It’s basic button mashing swings were quite cumbersome, and a pattern that was monotonous to adjust with. You won’t use it past the beginning of the game, so don’t worry too much about that. As you begin to explore the lineal campaign, you will be confronted by beasts and creatures of many iteration, but of similar ilk. Mutants of many forms that will spout, spit or shoot bile toward Kate. Some will simply use their mammoth mitts and swing for the fences, while Kate will have to evade attacks by rolling or running to get out of dodge. Kate’s Vera will come with assorted elemental variations that will damage respective enemies through different biomes. Enemies that lay within deep waters are perfect to attack with electricity, while you utilise a chain-combo to freeze them, or even light them on fire.
How I got these Scars...
✔️ Interesting concepts for a tight-nit campaign.
✔️ Entails a great aura and aesthetic.
❌ Too short. Six hours is not enough to flesh it out.
❌ Too easy. With its length comes a sacrifice of difficulty and compounds ideas.
Interactive environments such as glowing growths on the planet’s surface acts as sticky grenades that can be activated by shooting them. They may either explode, or cause a spark to a flame and burn a hoard of lingering foes. However, while you may capitalise on this feature, it becomes a game of checkers-to-chess, simplifying the game’s difficulty with enemies trying their damndest to destroy you, but after a couple of hours, it’s no use as you discover that you’re almost invincible with your newfound capabilities.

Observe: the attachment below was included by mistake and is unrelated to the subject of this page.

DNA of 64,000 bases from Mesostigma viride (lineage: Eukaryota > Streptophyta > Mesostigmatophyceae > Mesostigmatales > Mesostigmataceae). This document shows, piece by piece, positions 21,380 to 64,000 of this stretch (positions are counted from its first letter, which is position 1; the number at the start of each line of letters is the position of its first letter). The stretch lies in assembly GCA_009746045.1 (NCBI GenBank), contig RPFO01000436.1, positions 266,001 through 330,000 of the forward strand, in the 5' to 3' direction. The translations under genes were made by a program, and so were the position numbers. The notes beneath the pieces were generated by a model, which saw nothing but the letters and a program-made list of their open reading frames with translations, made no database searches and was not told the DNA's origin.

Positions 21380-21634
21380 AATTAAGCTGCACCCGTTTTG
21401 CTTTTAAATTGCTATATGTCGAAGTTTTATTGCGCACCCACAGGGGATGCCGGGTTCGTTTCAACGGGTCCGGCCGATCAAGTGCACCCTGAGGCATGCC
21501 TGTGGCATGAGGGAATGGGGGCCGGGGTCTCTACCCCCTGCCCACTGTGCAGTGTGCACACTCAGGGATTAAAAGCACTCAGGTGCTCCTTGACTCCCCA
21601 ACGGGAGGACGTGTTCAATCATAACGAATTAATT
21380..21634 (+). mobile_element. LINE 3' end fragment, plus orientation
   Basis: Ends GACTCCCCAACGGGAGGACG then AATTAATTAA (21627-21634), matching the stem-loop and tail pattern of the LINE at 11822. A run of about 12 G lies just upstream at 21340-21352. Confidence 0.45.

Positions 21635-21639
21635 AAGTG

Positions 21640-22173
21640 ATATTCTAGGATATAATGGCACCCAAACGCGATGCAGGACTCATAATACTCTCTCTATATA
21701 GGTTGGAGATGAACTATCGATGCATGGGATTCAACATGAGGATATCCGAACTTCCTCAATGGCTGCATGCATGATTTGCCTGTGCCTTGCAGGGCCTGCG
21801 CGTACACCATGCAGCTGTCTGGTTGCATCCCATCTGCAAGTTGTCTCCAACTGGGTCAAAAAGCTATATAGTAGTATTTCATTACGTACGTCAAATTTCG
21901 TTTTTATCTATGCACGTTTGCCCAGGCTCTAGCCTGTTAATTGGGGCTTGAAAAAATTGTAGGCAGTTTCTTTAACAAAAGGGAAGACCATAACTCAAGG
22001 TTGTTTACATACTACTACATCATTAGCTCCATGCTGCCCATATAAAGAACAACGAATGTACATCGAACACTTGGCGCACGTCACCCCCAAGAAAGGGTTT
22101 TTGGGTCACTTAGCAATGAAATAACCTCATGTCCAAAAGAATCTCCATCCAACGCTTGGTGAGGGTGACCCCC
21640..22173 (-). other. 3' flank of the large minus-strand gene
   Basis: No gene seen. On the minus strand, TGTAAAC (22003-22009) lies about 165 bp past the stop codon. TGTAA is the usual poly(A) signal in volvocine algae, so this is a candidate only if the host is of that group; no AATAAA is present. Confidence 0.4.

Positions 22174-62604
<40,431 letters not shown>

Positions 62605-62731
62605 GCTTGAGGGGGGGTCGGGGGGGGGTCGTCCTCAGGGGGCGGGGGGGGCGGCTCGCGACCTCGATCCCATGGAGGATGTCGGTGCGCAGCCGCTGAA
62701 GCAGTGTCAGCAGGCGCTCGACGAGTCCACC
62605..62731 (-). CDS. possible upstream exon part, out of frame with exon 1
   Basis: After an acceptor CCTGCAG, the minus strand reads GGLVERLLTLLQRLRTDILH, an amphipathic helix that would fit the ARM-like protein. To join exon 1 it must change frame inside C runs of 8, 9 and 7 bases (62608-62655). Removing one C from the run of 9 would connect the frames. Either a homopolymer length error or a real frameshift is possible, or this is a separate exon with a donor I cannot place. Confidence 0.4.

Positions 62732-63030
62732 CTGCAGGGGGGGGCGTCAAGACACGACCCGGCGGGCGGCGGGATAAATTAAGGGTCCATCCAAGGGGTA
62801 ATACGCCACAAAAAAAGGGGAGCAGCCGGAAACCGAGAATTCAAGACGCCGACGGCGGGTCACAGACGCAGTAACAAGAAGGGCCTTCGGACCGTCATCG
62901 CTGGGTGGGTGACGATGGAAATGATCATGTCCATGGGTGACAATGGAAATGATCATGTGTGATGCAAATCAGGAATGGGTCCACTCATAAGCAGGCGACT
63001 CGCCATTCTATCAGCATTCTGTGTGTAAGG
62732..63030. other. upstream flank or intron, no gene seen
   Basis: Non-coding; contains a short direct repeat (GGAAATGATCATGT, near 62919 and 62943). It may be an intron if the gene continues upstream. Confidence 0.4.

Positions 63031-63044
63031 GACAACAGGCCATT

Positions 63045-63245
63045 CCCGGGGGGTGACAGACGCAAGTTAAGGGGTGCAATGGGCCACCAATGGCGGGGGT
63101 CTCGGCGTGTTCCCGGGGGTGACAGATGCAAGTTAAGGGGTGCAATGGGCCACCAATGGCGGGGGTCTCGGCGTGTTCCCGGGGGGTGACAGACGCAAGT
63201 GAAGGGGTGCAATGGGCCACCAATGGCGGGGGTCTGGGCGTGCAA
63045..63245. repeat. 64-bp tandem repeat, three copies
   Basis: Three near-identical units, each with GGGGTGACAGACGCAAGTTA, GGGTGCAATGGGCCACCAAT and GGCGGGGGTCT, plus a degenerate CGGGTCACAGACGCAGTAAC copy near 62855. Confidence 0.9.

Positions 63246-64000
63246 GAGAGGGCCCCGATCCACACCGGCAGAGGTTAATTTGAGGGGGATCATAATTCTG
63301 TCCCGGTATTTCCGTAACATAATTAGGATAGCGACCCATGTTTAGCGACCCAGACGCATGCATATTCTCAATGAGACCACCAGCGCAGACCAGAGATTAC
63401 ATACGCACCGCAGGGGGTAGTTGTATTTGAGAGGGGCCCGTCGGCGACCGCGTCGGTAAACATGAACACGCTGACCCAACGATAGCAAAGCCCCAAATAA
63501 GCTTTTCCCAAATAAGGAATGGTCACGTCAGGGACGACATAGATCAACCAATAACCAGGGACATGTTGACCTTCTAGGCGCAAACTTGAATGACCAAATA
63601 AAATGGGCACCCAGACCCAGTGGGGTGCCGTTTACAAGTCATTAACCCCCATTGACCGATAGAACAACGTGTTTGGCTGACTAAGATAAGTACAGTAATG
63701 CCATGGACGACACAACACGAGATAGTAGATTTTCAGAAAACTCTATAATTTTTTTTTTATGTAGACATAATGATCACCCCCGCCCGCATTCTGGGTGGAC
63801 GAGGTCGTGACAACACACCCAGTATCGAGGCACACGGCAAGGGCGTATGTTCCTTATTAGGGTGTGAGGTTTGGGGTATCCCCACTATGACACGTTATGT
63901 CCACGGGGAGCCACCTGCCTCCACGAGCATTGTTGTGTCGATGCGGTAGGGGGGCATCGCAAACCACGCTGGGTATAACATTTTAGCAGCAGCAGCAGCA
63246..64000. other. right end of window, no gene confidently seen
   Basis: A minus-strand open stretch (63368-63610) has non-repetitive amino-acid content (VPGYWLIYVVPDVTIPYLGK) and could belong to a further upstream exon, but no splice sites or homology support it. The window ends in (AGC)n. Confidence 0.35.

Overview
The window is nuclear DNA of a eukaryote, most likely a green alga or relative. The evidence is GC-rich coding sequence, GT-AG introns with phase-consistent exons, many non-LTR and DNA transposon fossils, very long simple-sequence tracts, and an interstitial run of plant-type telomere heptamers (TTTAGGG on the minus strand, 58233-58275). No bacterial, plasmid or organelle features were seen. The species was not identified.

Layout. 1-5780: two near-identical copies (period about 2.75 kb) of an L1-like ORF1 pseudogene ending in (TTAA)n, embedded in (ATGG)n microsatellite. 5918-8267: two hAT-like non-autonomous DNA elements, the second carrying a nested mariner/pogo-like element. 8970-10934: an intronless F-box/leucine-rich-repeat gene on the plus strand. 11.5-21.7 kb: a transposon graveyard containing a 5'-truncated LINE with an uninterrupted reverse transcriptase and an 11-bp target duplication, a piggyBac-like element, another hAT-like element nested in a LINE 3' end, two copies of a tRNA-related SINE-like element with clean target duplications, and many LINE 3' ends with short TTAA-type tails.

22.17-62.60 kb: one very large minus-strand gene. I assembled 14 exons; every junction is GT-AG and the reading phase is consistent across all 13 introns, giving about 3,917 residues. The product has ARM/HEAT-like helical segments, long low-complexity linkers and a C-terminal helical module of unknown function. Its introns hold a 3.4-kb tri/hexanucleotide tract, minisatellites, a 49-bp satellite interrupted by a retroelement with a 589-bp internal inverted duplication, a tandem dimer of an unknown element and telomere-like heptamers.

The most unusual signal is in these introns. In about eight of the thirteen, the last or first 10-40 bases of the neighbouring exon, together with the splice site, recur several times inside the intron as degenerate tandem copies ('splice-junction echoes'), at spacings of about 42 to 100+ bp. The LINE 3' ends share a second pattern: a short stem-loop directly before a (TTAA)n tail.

The crux of it becoming a repetitive jaunt that’s easily beatable without thought or process. The beginning stages are of some variety which makes engagement a little more enticing, but after understanding the gameplay loop, and becoming acclimated to combos, elements and the environment’s advantages, strips any stifle or bottlenecking and leaves the player to their own devices, including a shield that is only good for five hits, but almost unnecessary in the long scheme of things.
Checkpoints are a plenty, and allows you to replenish your health while quickly checking inventory. Markings on the screen will direct Kate the right way, but it’s not too hard to gauge where you’re going with confined areas guiding you, but also restricting or gating you within altercations, which become more of an impediment than a proposed impasse. The game settles on some interesting takes on aesthetic and aura that’s laden or tropes are attached within sci-fi space adventures. The only issues are depth and design that are lacking somewhat. There are barren areas that are trying to tell a tale of being abandoned, but are rather bland to venture through. Rather, engaging on fetch quests to collect ammunition is what they’re primarily designed for, or elongating the campaign’s path itself. But as it stands from a design standpoint, the game could have been dealt with a some detail that gave our characters a more lifelike quality, rather than the smoothed out textures that are reminiscent of generations prior.
Scars Above may be a little on the repetitive side, and sure it’s not perfect. I wouldn’t say it’s not worth trying out, but I would also classify it somewhere between a quick fix to expect nothing too lofty. The characters are forgettable, the story is not important, and its mission statement is worthless to its protagonist in the sense that there’s no goal to attain, rather a moral standard to which in a dire situation as this would be a judgement call, rather than any level headedness applied. I can’t complain as I still somewhat enjoyed my time traversing the strange planet and its unusual altercations, but the game itself without anything bountiful to buy into leaves more to be desired than it having left anything concrete toward a legacy.
Scars Above Review
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Scars Above is a challenging sci-fi third-person action adventure shooter combining the rewarding feel of overcoming difficulty with a compelling and intricate story, set in a mysterious alien world to explore.